The Heaver Estate was built by the developer Alfred Heaver c.1890-1910 in a Queen Anne style. Heaver regarded this as his finest estate and it is certainly one of the highest quality areas of late nineteenth century housing and flats in the borough. The detached, semi-detached and terraced red brick houses display decorative detail that was added to elevate their status. A wealth of craftsmanship is displayed in the carved brickwork, distinctive multi-paned doors and windows often containing stained glass, the tessellated tile paths and front gardens enclosed by low walls and decorative cast iron gates and railings. The buildings were constructed on a grid pattern of streets with the houses fronting the streets in long rows. The highest status houses were Tooting Bec Common and the proximity to this large public open space is as important for occupants today as it was when the Estate was first built.
The Heaver Estate Conservation Area was designated on 19 September and extended on 2nd January 1986 and then again on 24th May 1989. The houses in the area represent some of the finest examples of Victorian housing in the borough. Their architectural form, detailing and use of materials, shows the influence of the ‘Queen Anne Style’ popularised by the architect Norman Shaw and it is the retention of these cherished features and their careful restoration that Wandsworth Borough Council aim to conserve and enhance. Houses in this area have benefited from the Conservation Enhancement grants offered by the Council and in particular a project to reproduce original style railings. This has fostered much improvement to appearance of the conservation area with original railings reinstated, and paint removed and sash windows and front doors reinstated.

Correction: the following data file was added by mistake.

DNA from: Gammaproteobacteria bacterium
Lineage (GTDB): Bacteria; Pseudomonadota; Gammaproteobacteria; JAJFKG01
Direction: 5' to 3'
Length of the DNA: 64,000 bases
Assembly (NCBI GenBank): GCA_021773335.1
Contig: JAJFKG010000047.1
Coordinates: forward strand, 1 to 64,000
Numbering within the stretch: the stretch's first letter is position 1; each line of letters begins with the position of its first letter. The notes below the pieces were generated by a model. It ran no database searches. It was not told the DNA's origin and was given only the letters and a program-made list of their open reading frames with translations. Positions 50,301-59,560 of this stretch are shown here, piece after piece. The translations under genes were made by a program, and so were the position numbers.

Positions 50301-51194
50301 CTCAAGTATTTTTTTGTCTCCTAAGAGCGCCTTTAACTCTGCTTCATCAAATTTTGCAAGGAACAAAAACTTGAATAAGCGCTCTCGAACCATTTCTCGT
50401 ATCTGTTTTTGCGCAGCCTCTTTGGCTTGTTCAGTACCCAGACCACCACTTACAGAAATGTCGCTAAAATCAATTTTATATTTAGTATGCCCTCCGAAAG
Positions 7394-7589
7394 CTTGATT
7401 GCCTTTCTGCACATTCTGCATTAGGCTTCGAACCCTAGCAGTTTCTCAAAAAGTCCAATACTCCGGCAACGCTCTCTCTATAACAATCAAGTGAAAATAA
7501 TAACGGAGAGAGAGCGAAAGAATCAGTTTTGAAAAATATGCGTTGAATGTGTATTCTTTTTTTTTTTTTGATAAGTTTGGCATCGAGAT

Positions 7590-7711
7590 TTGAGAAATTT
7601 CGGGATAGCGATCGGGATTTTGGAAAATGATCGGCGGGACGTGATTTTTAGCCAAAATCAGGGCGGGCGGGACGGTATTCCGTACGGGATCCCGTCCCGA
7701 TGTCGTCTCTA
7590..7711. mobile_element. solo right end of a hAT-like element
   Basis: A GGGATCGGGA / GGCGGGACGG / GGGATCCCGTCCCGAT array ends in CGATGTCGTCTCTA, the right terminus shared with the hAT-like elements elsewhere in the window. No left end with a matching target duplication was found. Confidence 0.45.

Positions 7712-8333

The building footprint of 74 Ritherdon Road is currently 94 sq.m and it occupies a site of 263 sq.m while the proposed extension will increase the footprint to 108 sq.m. Accommodation currently comprises Entrance Hall, Living Room, Dining Room, and Kitchen on the Ground and Lower Ground floors with Master Bedroom, five further bedrooms and two bathrooms arranged over the upper floors.
There are four alterations to the building being proposed:
1. Replacing the current dormer window frame to the bathroom at the front of the property (c.1970s) with the type that was originally fitted at no.74.
2. The demolition of the existing single-storey rear extension which currently serves as a utility room and it’s replacement with a more substantial single-storey extension. This extension will extend back 4.5 metres from the rear of the main building which will align it exactly with the approved rear extension at No. 76. It will span between the boundary with No. 76 and 1 metre from the boundary with No.72 so as to preserve the front to rear access between Nos. 72 and 74 which currently exists. The new extension is to have a partially glazed sloping roof with bi-folding doors in the end wall so as to maximise natural light entering the internal space. The original period features within the existing dining room are to be retained but the space opened up as a whole and circulation between spaces to be improved. The kitchen and utility room are to be re-located and improved, a ground floor cloakroom created, and a new living space formed which will occupy most of the new extension. It is envisaged that the bi-folding doors will be used primarily during the summer months to access the rear garden while the side door will allow quick access during the winter. As with most house extensions, the general principle is to follow the design of the original house in terms of shape, scale, materials of construction and detailing of windows, brickwork and other architectural features.